Muriel ‘Babes’ Glasgow, woman of our soil, has left this earthly plane (November 23, 2013). For a moment, a bright star in this universe was diminished, for in her petite frame dwelt an enormous spirit.
Others will tell of Muriel the humanitarian; the Unicef Resident Represen-tative; the Bishops’ Girl; the entrepreneur; the promoter of a multitude of interesting issues and people; the creative being; the breast cancer survivor; the GT Girl Extraordinaire. She was all of that and more. However, I wish to celebrate the amazing sister-girlfriend she was to me and countless others.
Muriel, above all, was a truth teller and encourager of no small magnitude. She could strip you down and build you back up in a five-minute telephone conversation.
She was not the person you invited to your pity party. However, if you were excited about something ‒ anything at all ‒ she could always add to it the possibility of greatness and service to mankind.
To have spent time with Muriel was time spent challenged and encouraged to be a better human being.
We claimed one another as blood relatives and we went through the usual Guyanese game of “Where was your father born? What was his mother’s maiden name?
You related to the so-and-so from such-and-such a place?” She would say to me time and again “You’ve got to be my little relative!” I agreed wholeheartedly, and even though we’d found no evidence of such, there was just a mutual “knowing.”
If you did not know the meaning of the word bold, you just had to see Muriel in action. She pursued everything that interested her and was always open to learning something new from anyone at any time. A call from Muriel could result in your attending a free Pilates class in mid-town Manhattan, a confidence shared, accompanying her to the Sloan-Kettering hospital, seeing her on TV promoting raw foods, in Harlem attending a ‘street’ fashion show where the models were strutting her creations, a make-up session at Bloomingdale’s, researching the benefits of the moringa plant, etc. You never knew what adventure you were embarking on when you called her, but it was never going to be boring.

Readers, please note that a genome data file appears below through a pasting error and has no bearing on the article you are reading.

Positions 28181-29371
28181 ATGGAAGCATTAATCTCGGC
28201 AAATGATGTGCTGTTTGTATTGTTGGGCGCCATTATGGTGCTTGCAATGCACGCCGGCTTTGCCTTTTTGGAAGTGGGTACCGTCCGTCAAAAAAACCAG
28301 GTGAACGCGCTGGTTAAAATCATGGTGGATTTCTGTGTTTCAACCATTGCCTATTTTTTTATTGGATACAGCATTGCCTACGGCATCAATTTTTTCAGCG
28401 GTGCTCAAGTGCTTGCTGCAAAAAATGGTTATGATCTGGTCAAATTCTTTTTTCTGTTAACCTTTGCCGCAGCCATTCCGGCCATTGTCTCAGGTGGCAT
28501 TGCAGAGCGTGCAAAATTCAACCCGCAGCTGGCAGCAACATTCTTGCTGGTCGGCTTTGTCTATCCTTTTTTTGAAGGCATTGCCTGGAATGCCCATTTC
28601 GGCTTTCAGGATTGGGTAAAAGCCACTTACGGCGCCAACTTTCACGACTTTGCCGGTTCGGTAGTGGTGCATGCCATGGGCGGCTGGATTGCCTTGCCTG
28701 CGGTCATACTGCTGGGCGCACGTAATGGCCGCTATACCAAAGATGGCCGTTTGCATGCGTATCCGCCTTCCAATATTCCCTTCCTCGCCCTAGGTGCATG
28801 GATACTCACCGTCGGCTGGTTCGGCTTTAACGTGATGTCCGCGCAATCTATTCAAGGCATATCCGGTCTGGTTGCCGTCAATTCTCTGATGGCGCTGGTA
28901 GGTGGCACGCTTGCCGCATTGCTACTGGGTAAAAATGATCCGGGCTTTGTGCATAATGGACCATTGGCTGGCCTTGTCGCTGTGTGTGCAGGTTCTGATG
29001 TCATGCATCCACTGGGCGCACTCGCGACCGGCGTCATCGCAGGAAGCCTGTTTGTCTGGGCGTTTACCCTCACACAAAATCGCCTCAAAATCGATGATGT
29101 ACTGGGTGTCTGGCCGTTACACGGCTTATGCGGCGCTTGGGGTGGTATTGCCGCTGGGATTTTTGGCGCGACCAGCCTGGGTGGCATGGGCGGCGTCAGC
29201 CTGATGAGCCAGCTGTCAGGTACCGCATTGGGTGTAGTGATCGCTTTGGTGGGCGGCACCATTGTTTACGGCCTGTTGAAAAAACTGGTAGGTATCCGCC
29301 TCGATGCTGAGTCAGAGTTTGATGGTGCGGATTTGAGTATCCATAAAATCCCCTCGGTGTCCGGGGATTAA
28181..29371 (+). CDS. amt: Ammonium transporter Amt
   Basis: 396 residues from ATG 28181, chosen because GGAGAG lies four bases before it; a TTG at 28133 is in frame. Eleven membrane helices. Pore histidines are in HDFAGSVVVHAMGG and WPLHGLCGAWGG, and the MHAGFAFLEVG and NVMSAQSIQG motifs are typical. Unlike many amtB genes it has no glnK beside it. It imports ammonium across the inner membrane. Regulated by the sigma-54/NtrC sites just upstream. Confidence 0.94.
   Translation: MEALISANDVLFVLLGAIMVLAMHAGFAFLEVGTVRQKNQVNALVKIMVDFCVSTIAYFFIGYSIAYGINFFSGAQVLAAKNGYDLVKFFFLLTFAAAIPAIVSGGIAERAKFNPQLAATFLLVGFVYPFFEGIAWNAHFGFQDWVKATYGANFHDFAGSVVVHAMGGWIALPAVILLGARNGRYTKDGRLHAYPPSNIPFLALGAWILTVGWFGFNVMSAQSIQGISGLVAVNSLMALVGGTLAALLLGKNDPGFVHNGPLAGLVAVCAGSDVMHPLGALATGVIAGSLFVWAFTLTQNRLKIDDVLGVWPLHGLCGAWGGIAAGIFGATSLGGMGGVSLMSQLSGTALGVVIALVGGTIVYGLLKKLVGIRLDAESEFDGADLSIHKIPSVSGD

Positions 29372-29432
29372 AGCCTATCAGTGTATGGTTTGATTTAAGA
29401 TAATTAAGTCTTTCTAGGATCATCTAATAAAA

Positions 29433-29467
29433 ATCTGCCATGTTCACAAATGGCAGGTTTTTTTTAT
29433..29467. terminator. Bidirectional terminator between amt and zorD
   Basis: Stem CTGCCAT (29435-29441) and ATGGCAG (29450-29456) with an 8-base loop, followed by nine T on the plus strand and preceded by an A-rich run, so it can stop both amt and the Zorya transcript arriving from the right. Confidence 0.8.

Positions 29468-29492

I thank the Creator for the countless memories I have of time spent with Muriel. She allowed me to be a part of her life, the challenge and the triumphs. She had a love for young people and surrounded herself… well they surrounded her like bees to nectar. She loved them and they loved her more!
There is a painting on the wall in her apartment that I loved and she would say to me every time I commented on it: “When you get your own home, you can have it.” It seemed like an impossible dream to me at the time, but she believed I would and I am happy that she lived to see it become a reality. I do not need a painting to remind me of Muriel.
The brilliant light that she was in this world was not extinguished upon her passing. She lived a life of such joy that her light sparked hundreds, maybe thousands of lights in the souls of those whom she touched so powerfully, while on this plane.
Rest in peace my beautiful sister-girlfriend of the curious, generous, bold, joyful soul.
Cheryl E Noel